The new IDTechEx report, Electrically Active Smart Glass and Windows 2018-2028 observes that electrically active see-through glass is an idea whose time has come. It powers the megatrend of structural electronics instead of the tired old components-in-a-box designs and replaces drapes and ugly solar panels that are an afterthought.

This glass saves space, weight and cost while improving reliability, ruggedness and life of electrics, electronics and active optics, making buildings more efficient and pleasant to use. Such smart glass will even facilitate the megatrend to energy independent vehicles by creating electricity from the ever larger windows of land, water and air vehicles and providing privacy, energy conservation and sun protection on demand.

Electrically active windows started with embedded demister, de-icer and antenna patterns and progressed to the darken-on-demand windows popular in airliners, superyachts, premium cars and many buildings. Next, electricity creating photovoltaic windows are increasingly seen in buildings and keenly awaited for mainstream vehicles.

The report primarily concerns the commercialisation and future of electrically active inorganic glass we call smart glass. That includes putting it in context with passive glass optically responding to heat and light and transparent electrically active polymers in windows and combinations as well.

The primary coverage is transparent photovoltaics producing electricity; electronic shades using electrically activated liquid crystals, suspended particle devices and electrochromics and thirdly structural OLED lighting. However, many other options are also covered such as the thermoelectric creation of electricity to power sensors in translucent glass and the challenges of transparent OLED displays. Passive darkening technology is compared with active.

Building skins with tunable properties have been the architects’ dream for decades. Such skins will alter the very concept of a building into that of an entity operating in harmony with nature rather as, in most cases, in stark opposition to nature and requiring energy guzzling measures such as air conditioning and artificial lighting to create a liveable indoor environment. EC foil technology, in particular, opens new roads towards membrane architecture and may make it possible to create climate shells and zones between indoors and outdoors. The membranes can be based on ethylene tetrafluoroethylene (ETFE) with well documented long-term durability as a building material.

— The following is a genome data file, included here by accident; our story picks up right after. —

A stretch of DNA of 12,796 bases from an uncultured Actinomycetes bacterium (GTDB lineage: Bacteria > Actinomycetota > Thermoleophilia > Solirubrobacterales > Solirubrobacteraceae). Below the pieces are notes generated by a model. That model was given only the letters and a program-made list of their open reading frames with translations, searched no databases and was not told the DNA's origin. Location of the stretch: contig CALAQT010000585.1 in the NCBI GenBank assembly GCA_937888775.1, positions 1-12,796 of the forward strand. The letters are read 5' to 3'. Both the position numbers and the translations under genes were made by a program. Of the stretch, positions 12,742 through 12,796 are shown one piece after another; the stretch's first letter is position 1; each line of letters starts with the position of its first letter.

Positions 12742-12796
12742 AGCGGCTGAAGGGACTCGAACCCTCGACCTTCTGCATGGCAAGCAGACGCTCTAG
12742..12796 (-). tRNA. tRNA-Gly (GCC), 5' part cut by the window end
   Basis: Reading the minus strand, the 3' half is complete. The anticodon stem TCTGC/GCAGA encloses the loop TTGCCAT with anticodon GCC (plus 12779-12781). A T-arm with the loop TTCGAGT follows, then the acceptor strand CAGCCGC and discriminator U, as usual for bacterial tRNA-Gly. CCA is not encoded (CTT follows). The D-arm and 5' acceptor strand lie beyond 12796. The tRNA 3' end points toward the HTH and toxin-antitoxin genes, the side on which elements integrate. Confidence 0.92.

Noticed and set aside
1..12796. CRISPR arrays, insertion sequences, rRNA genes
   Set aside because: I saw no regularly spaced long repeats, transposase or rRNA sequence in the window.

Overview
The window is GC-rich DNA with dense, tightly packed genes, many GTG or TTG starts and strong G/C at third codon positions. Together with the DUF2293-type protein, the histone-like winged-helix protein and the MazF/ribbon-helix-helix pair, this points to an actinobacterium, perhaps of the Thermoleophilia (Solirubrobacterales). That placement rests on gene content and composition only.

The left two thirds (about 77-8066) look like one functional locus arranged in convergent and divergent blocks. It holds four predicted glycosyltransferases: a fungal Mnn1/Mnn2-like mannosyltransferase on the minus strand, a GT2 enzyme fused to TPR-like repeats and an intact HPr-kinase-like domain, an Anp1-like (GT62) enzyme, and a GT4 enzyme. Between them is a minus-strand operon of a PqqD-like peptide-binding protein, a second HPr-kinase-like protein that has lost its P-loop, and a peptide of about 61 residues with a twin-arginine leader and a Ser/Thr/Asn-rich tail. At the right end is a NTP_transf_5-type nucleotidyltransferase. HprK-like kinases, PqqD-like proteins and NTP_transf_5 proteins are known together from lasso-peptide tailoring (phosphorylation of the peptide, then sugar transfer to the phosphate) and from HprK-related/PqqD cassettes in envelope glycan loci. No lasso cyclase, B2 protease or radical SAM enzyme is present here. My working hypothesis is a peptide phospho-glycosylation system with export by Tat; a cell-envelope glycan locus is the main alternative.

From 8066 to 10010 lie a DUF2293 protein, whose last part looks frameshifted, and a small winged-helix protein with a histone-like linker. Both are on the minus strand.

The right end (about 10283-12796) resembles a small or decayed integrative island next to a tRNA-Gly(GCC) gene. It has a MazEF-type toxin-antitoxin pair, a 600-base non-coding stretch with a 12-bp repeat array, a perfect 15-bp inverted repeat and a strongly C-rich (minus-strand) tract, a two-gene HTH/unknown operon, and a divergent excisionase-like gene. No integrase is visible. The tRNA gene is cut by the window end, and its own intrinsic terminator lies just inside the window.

The report gives ten year forecasts for the various technologies comprising a market of around $6.5 billion in 2028 and a lot more thereafter. It explains why this is mainly concerned with new buildings and new vehicles, with some opportunity for premium pricing, and different potential for different functions. For instance, building skins with tunable properties between transparency and opaqueness for privacy has been the architects’ dream for decades. Many are now installed and other smarts such as creating electricity are already demonstrated in many buildings. Such skins will alter the very concept of a building into that of an entity operating in harmony with nature rather as, in most cases, in stark opposition to nature and requiring energy guzzling measures such as air conditioning and artificial lighting to create a liveable indoor environment.

Electrochromic foil technology, in particular, opens new roads towards membrane architecture and may make it possible to create climate shells and zones between indoors and outdoors. The membranes can be based on ethylene tetrafluoroethylene (ETFE) with well documented long-term durability as a building material.

The main characteristics of active smart glass are that it involves an electrical interface and is controlled manually by the user or automatically with a sensor, remote control device or integrated building control system. It is commercialised in various ways, particularly in architectural, automotive, aerospace and marine applications. These versions are mainly electrochromic, with the greatest adoption aimed at shading, but the largest sector in 2028 is predicted to be photovoltaics.

www.idtechex.com